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UNC Business & Administration

Complete coverage of North Carolina Business & Administration.

UNC AD: On-field success 'overshadowed' by academic case

UNC earned another high finish among Division I college sports programs after a season of strong tournament showings. The Tar Heels also dealt with another year of off-field issues, including an NCAA investigation into academics. Athletic director Bubba Cunningham cited high points that included 25 of 28 teams competing in postseason play and an overall 2.96 GPA for athletes. (WRAL Sports Fan)

Faculty Executive Committee discussed accreditation and possible new course on collegiate athletics

Faculty members discussed a possible new undergraduate course on intercollegiate athletics at the last Faculty Executive Committee meeting. The new course would allow students to explore the complicated relationship between athletics and academics. The committee hopes to use the “Nike Course” taught in 1998 as a model for this potential class. (Daily Tar Heel)

Nicki Moore Hired As Senior Associate AD

The University of North Carolina has hired Nicki Moore, an 11-year member of the University of Oklahoma’s athletics leadership team, as a senior associate athletics director, UNC director of athletics Bubba Cunningham announced Wednesday. Moore is currently in her third year as the Sooners’ senior associate AD for student life and strategic planning and the senior woman administrator. (GoHeels.com)

Message from Chancellor Carol L. Folt on Chancellor Aycock

It is with heavy heart that I am writing to let you know of the passing of William B. Aycock ‘48, Chancellor of UNC-Chapel Hill from 1957 until 1964 and a truly beloved leader and faculty member over a 40-year association with Carolina. Chancellor Aycock, who was the University’s second chancellor and would have turned 100 this October, was the retired Kenan Professor of Law at UNC School of Law. (UNC.edu)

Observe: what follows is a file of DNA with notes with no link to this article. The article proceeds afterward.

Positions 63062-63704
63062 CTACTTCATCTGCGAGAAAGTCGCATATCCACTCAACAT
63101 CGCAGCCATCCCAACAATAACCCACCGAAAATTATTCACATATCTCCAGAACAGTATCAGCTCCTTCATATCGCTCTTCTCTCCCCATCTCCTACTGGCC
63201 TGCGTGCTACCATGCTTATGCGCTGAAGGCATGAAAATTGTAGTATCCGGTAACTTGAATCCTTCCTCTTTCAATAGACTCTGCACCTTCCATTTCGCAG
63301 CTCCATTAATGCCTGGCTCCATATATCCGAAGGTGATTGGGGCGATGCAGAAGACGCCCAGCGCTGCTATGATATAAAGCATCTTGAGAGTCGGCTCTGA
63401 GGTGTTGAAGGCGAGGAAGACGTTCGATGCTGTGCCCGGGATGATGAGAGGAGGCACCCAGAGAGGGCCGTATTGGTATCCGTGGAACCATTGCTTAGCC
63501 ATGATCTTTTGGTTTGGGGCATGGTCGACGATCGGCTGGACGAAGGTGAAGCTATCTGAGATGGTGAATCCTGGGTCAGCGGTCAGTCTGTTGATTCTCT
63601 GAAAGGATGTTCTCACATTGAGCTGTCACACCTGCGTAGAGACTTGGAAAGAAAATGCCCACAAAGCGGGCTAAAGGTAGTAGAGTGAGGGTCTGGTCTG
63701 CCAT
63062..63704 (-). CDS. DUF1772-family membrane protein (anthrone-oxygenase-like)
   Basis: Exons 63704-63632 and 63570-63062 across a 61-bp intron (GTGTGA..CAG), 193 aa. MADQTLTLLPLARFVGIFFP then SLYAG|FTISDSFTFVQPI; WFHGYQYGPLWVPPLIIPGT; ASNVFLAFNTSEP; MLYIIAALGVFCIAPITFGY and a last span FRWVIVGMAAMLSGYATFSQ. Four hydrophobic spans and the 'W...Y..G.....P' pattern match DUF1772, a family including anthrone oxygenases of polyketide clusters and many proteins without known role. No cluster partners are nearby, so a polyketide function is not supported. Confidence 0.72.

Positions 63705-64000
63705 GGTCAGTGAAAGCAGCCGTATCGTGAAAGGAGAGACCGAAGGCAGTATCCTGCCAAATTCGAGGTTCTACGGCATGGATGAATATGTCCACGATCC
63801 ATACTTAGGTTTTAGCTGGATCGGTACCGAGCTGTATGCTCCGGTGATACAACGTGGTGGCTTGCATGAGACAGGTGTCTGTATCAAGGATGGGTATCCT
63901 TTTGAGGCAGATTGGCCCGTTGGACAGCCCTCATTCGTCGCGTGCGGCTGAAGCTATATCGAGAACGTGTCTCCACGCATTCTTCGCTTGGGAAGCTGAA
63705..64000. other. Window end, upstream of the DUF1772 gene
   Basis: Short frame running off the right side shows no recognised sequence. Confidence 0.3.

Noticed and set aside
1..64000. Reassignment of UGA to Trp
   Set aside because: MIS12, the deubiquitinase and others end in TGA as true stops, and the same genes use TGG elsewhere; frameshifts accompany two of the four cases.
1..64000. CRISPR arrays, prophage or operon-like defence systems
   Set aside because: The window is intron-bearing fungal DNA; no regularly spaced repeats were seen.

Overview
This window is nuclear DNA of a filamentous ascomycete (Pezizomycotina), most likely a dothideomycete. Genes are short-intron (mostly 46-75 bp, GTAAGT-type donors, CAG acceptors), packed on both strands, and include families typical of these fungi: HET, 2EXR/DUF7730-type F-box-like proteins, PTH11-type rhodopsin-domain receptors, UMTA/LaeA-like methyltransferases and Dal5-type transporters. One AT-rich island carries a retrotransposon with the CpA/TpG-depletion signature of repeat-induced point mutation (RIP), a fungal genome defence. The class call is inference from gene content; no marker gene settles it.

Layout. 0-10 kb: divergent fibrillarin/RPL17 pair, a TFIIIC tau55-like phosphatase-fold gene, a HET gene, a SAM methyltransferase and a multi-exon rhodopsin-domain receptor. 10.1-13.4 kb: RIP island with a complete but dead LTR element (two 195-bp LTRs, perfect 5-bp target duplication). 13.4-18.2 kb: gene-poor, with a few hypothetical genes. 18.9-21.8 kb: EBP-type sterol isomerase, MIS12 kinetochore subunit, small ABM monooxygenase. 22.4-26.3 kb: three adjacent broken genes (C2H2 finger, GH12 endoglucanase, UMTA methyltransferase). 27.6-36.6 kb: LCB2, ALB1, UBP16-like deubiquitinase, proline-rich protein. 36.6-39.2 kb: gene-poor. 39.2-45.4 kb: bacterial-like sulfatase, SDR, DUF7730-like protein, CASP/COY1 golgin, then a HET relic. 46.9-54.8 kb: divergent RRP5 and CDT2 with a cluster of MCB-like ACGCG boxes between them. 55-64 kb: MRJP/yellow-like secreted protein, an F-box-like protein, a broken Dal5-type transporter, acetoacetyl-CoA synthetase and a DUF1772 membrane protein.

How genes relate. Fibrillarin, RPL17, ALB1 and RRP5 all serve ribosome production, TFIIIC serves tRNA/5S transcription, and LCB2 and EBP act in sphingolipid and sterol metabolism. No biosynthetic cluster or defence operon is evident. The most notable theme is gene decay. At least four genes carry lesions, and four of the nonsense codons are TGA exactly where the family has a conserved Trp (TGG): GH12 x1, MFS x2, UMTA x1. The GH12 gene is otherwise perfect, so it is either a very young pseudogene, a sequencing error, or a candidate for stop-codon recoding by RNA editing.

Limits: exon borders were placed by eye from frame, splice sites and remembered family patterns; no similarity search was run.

Transfers, Williams' contract shed light on UNC's expectations

There's an old saying that often applies in sports journalism: "Watch what they do, not what they say." Applying that age-old logic to recent news coming out of UNC's athletic department, we can begin to see a pattern forming which may shed some light on the university's expectations in terms of NCAA punishment. (WRAL Sports Fan)

Court: UNC-CH must pay fired professor for time spent in Argentine jail

The state Court of Appeals ruled Tuesday that UNC violated its policies by placing a tenured professor on unpaid leave after his 2012 arrest on drug-smuggling charges in Argentina. The court ordered Superior Court Judge Allen Baddour to determine how much back pay is owed to Paul Frampton, whom the university fired last year for "personal misconduct and neglect of duty." (WRAL.com)

UNC Gets $15M Grant for ‘Heart Health Now!’ Initiative

A recent $15 million health care grant to UNC is just the first step toward promoting healthier, longer lives for heart patients throughout North Carolina. “We can really help practices – especially those that don’t have a lot of infrastructure support – rapidly disseminate new information, and get their patients better outcomes,” said UNC Associate Professor of Medicine Sam Cykert of the Cecil G. Sheps Center for Health Services Research at UNC-Chapel Hill. (Chapelboro.com)

UNC receives $3 million grant to boost retention, graduation rates